Key Takeaway: To a very real extent, this is the unwinding of the 1990s peace dividend when the Berlin Wall fell and the United States reduced military spending.
As the major US defense contractors release their earnings this week, we thought it’d be a great time to release an overview of global defense spending. Clearly, the Ukraine war is the catalyst for governments increasing their allocations to this sector. For Europe, it’s a daily Russian existential threat given the proximity of the conflict. For Taiwan, it’s a daily existential threat of China engaging in military exercises bumping into Taiwanese airspace and practicing an amphibious landing. For Japan, a daily existential Chinese threat coupled with the odd North Korean nuclear and missile testing. In short, there’s a threat a major military conflict in almost every part of the world today.
If you think about economic growth over the last 20 years, we’ve had four important stabilizing factors: low inflation, low interest rates, ample labor and stable geopolitics. All four have changed. Inflation has soared, interest rates have risen, labor supply has been reduced and a major military conflict has occurred. Increased defense spending is emblematic of this last change.
This increase should be noted for the growth opportunity of the defense sector. It should also be noted it comes with the risk of greater additional military conflict and risk of fiscal pressure during a time of a US debt ceiling fight.
The Russia-Ukraine war has had a profound impact on the global defense industry, causing countries around the world to re-evaluate their military spending and strategic alliances. As tensions continue to escalate between the two nations, the need for advanced military technology and increased defense budgets have become a top priority for many governments.
Prior to the war, global defense spending had already reached unprecedented heights, with worldwide military spending reaching an all-time high of $2.1 trillion in 2021. However, the Russia-Ukraine war has caused an even greater increase in demand for weaponry, leading to military spending in 2022 surpassing 2.2% of the global GDP.
Source: STOCKHOLM INTERNATIONAL PEACE RESEARCH INSTITUTE (SIPRI)
The figure above shows the global military expenditure by region from 1988 to 2021. From 2014, there was a steady increase in global defense spending, and this reached an all-time high in 2021.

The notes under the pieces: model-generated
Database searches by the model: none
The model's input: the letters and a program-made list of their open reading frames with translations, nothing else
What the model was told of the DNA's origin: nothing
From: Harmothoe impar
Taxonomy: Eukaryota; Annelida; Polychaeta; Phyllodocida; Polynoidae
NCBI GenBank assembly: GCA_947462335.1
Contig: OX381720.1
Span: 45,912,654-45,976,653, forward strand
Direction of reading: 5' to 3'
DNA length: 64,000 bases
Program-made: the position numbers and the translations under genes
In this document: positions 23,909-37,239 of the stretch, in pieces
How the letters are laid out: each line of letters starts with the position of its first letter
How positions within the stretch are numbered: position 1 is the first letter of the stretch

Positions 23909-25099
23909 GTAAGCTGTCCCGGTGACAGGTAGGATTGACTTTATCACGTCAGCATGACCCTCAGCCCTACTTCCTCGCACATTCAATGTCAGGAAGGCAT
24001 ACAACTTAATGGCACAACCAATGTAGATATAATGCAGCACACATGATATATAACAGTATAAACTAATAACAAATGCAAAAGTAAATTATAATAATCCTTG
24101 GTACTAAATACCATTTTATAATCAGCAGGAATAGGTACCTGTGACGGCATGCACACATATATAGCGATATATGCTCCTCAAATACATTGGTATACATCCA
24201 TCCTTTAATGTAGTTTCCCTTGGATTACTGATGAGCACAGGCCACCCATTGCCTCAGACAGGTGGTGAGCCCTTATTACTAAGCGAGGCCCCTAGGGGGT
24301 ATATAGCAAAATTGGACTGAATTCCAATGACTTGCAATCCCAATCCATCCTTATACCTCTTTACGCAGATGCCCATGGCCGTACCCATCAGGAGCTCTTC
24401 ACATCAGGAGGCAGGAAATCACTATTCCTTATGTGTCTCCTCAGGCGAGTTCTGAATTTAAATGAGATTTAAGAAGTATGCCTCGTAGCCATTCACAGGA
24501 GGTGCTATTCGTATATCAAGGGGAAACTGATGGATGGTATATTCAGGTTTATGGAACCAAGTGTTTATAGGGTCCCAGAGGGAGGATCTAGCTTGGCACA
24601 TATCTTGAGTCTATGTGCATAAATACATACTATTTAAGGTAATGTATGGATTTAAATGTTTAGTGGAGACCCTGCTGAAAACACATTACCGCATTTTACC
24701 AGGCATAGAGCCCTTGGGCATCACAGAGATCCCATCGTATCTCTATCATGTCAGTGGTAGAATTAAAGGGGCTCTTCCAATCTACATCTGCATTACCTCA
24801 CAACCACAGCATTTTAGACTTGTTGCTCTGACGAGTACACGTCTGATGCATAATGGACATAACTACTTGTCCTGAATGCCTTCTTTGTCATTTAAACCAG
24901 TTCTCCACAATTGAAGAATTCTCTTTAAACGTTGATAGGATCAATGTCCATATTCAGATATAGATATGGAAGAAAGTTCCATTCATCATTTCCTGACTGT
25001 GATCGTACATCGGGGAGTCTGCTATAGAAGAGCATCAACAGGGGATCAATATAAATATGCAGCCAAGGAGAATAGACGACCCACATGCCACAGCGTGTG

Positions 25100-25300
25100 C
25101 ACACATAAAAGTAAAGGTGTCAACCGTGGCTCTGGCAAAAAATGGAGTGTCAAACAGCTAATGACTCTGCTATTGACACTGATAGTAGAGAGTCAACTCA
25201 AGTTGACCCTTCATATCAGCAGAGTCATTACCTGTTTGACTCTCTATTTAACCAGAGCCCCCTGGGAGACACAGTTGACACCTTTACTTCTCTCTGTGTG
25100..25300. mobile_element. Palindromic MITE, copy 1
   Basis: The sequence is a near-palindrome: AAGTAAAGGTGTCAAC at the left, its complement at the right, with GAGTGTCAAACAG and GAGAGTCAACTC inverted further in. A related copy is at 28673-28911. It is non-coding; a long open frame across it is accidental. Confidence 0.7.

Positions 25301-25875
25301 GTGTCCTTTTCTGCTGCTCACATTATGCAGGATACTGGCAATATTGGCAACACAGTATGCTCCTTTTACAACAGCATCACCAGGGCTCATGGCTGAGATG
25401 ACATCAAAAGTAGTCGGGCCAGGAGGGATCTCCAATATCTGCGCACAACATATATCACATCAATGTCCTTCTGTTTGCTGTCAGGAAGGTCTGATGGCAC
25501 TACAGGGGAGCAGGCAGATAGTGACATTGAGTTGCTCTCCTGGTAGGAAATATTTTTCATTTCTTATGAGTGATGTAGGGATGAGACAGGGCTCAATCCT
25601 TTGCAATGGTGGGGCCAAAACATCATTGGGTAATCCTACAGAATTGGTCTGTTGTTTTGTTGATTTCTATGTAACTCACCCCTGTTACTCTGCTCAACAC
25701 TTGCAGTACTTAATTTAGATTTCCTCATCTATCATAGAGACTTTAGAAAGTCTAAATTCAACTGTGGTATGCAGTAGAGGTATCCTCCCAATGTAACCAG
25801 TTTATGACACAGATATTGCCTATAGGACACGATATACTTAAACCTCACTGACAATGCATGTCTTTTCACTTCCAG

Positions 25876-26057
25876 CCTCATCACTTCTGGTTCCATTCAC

The war has had a far-reaching effect, causing not only the involved countries but also their surrounding neighbors and other nations to improve their arsenal to protect themselves, aid Ukraine, and ward off potential threats.
In this article, we will delve into the past, current and future state of global defense spending in the wake of the Russia-Ukraine war, examining the major players and their military capabilities following this escalating conflict.
GLOBAL DEFENSE PRIOR TO THE RUSSIA-UKRAINE WAR
Prior to the recent Russia-Ukraine war, defense spending was already rising. This trend is highlighted by the data in the chart below created by Visual Capitalist, which breaks down the military spending for the top 10 military spenders. (Style points for the plastic green army men!) The chart illustrates the stark contrast between the top spenders and the rest of the world, with the top 10 countries accounting for over 75% of global military spending.
Military spending in the European Union grew tremendously from $175.5 billion in 2014 to $230.4 billion in 2021, recording a steady upward climb. The European Union had plans to continue increasing its military expenditure to have a stronger military, although it was still far from the 2% NATO benchmark.
Germany experienced significant growth in its military spending from 2015 to 2021, although it still didn’t meet their promise to meet the 2% NATO benchmark. From 2015 to 2021, there has been a steady climb in its military expenditure, recording an increase from $38.17 billion to $52.5 billion.
Japan’s steady increase in military expenditure started in 2017 and has continued to climb till 2021, recording a growth from $48 billion to $55.8 billion.